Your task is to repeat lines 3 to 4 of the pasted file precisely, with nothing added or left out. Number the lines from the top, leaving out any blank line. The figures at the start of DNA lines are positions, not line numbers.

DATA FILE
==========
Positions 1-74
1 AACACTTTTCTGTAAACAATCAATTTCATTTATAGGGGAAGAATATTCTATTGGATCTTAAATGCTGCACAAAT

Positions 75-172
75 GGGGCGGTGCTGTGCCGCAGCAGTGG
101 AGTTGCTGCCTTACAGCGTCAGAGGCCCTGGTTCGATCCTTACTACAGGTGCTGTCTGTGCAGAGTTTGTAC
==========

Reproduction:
Positions 75-172
75 GGGGCGGTGCTGTGCCGCAGCAGTGG